In my observations, I believe that improvisational timing is one of the most characteristic aspects when playing Khachaturian’s compositions. In the scores, at some points the composer has marked rubato, but I believe that the rubato signs are not only for the particular sections in the compositions but, to some degree, for the whole piece, for example the song-poem for violin and piano breathes with rubatos, with the sense of improvisational timing of the music. Yet there is another aspect to this: in what way can one balance the flexibility and freedom of the musical timing that I have aimed for with the natural flow and development of the music, finding that subtle line where the improvisational, free and flexible timing does not become formless and anarchic, but remains true to the original inspiration and expressiveness of the folk musician’s art.Khachaturian, Piano concerto, 3rd mov. Cadenza.
The interplay between the declamation of Armenian lyrics in Komitas’ folk songs and the timing of the music opened up new possibilities for my piano playing. This interplay became a key for me to open the doors in to finding my interpretations of these songs. I have aimed to find possible ways of bringing this declamatory timing of the Komitas’ songs into my playing as naturally and as close to the folk aesthetics as possible through my response to the listening of recordings of original folk songs which has been an important source of inspiration to me.
In 1912, Komitas, together with tenor Armenak Shahmuradyan recorded several Armenian folk songs and sacred hymns in Paris. Some of the songs Komitas sang acapella, whilst others he played on the piano, accompanying tenor Armenak Shahmuradyan. The album is available on the Komitas Institute-museum’s webpage and on Spotify, and includes both folk songs, epic medieval songs, and spiritual hymns. Even though the recordings were made over a century ago and the sound quality has a great deal of background noise and is not high definition - despite these technical aspects it is possible to hear the unique quality of Komitas’ voice, the way he intonates and uses vibrato while singing, his piano playing and the timing of the music. To me, it is fascinating to listen to the difference between Komitas’ and Armenak Shahmuradyan’s singing: Komitas used lots of microtones, sliding between whole and half tones to quarter tones or using a way of vocal intonation not possible to adequately describe in words, especially in the folk songs (for example on the folk agricultural labouring songs Loru Gutanerg or Kali erg), which have been passed down through centuries of peasants labouring in the fields, and transferred from generation to generation orally: these songs included some kinds of vibrations of the throat, exclamations to the working animals which we can hear in Komitas’ way of singing, which is not difficult to guess comes from the peasant singing manner that he listened to while collecting these particular gems. The way Komitas intonates his voice, and the manner and the aesthetics of his singing in all of the folk songs are to me to be perceived of as purely folk: incredibly expressive, but meanwhile with restraint; straightforward but incredibly flexible and supple; naturally flowing, and deeply emotional, but not in a romantic sense. Shahmuradyan’s manner of pronouncing the words is significantly different from Komitas, and as a native Armenian speaker, I hear this huge difference of articulation, accent and the pronunciation of the lyrics and perceive it in a whole different way than I do while listening to Komitas. Compared to operatic singers, Shahmuradyan’s singing still contains folk aesthetics and Armenian folk spirit, but to me it still sounds “academic” to some degree, with evenly tempered melodic lines, an expression and musical thinking which is significantly different from Komitas’ singing aesthetics and which, of course, is based on the fact that Shahmuradyan received vocal training and was an opera singer at the Paris Grand Opera.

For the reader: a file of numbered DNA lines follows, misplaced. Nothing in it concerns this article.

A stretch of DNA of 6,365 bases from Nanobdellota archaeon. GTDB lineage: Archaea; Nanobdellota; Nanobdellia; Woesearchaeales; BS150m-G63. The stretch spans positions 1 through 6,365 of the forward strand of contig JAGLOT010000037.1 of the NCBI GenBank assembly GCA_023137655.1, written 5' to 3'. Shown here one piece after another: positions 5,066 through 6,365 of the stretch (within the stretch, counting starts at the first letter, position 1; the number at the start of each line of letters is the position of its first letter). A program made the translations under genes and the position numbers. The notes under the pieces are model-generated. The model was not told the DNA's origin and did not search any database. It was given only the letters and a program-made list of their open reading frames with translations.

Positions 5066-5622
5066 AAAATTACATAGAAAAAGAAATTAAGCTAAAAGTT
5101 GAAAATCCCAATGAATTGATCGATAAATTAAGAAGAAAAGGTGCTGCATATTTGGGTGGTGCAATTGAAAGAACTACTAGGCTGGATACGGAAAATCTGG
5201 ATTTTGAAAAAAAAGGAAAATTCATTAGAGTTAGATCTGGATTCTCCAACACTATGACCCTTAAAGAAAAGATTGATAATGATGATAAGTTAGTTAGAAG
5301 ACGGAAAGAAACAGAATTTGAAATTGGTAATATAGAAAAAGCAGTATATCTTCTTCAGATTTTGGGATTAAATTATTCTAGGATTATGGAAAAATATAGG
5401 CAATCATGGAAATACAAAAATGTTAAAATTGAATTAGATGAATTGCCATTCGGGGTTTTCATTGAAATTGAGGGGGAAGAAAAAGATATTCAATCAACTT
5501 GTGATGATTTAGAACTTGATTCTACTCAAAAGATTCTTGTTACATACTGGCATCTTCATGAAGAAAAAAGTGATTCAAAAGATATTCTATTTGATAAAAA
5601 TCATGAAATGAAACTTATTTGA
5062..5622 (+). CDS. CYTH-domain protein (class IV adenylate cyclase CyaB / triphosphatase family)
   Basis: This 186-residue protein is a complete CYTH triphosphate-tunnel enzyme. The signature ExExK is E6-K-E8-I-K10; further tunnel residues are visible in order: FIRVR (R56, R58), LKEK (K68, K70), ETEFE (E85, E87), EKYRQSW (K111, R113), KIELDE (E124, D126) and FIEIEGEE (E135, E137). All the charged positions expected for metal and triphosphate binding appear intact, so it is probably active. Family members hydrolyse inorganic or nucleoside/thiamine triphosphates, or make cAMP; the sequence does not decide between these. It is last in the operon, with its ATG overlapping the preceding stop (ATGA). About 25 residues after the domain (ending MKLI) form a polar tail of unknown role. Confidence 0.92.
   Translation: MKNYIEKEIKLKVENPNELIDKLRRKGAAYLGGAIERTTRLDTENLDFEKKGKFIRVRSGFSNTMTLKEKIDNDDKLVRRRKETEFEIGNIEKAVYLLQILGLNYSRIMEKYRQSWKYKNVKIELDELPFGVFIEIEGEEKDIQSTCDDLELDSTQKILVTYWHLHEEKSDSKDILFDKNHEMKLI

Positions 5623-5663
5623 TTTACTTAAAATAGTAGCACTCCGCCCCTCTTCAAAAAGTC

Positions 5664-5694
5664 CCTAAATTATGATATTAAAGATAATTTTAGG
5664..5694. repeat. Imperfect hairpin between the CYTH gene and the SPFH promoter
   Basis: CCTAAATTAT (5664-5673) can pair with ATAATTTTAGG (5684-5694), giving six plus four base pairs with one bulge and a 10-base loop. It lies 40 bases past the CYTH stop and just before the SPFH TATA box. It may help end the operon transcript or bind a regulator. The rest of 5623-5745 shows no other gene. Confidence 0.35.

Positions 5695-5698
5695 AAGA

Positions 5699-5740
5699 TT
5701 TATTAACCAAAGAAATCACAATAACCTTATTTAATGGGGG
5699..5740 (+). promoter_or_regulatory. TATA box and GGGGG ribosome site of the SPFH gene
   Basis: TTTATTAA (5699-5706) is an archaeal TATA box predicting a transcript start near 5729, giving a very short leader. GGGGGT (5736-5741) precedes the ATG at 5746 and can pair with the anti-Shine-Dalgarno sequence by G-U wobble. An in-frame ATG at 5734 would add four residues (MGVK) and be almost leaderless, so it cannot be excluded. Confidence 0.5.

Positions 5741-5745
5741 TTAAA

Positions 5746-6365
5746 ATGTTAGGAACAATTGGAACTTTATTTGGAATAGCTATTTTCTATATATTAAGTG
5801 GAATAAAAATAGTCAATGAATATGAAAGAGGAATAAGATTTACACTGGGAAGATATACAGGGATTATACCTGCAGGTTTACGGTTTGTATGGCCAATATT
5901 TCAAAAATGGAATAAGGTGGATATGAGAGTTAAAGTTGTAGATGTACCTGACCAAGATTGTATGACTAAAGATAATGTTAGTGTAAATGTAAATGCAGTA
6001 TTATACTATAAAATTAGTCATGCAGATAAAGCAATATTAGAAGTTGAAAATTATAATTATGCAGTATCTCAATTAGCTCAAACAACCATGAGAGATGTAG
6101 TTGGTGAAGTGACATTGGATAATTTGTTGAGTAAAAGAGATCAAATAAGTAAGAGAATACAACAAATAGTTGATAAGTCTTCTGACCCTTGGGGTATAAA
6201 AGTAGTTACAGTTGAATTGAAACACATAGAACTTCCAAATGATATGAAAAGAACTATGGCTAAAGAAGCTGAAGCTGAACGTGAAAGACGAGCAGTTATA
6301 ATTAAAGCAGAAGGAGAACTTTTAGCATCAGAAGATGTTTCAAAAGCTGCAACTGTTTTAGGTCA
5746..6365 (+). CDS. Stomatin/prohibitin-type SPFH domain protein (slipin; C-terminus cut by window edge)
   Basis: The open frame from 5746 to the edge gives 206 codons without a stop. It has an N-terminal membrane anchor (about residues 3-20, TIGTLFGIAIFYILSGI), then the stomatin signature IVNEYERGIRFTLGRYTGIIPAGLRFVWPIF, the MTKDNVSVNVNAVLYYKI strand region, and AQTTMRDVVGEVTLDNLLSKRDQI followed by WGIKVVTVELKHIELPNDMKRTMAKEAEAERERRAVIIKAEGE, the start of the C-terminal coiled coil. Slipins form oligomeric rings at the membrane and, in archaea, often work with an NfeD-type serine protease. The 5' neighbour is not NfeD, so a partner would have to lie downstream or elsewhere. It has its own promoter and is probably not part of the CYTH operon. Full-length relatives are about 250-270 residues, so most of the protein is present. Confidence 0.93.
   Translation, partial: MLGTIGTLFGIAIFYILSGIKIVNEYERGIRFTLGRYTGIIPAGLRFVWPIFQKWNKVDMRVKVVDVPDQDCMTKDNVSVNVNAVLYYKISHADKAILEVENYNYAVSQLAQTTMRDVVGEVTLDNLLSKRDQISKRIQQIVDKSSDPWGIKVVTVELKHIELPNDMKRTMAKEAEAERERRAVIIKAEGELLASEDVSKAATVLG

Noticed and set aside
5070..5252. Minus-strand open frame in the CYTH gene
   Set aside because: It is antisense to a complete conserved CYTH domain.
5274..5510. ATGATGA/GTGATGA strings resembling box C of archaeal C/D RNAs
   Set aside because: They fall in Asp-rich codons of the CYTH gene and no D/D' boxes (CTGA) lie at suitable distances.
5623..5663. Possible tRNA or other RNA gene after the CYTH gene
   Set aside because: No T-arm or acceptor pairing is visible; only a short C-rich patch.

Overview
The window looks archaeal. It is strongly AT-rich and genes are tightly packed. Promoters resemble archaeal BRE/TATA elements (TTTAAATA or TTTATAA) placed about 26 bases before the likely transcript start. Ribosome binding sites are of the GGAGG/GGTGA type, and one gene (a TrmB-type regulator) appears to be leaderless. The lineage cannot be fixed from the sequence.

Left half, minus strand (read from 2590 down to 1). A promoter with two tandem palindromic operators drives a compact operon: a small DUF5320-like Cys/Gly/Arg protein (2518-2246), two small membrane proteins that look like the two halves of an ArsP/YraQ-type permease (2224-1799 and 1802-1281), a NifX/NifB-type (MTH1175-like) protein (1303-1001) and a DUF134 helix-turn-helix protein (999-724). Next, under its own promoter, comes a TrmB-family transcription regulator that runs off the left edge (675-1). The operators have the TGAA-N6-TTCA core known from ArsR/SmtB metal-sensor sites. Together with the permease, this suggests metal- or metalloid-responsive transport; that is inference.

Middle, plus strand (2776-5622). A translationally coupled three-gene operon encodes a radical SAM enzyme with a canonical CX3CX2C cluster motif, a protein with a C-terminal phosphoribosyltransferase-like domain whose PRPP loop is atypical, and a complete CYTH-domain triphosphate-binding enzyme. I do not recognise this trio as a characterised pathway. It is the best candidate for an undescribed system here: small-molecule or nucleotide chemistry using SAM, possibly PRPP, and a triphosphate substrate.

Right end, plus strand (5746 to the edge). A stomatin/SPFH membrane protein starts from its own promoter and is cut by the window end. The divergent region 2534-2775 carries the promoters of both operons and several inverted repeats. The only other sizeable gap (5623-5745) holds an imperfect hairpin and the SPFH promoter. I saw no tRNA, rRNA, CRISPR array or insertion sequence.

While listening to these recordings, it felt to me as Komitas was present in the room, the closeness of the balance of microphones transmitting the frequency and the specific raw natural timbre of Komitas’ voice: a truly breathtaking and highly valuable experience for me. It was also interesting to note that Komitas, in some songs, did not play the piano accompaniment of the songs as he had written them, but instead the piano sounded like a shadow of the voice; he would only play a tone or few notes just like a harmonic bass or a supporting dam to the vocals, for example in the pilgrim folk songs Krunk or Antuni, which reveals significantly that Komitas did not perceive the piano role in songs from the virtuosic, classical-romantic perspective, but rather as a means of fulfillment - a harmonic and timbral support to the vocal line. I consider this historical recording, made over a century ago, as a treasure in terms of discovering the aesthetics of Armenian folk traditions.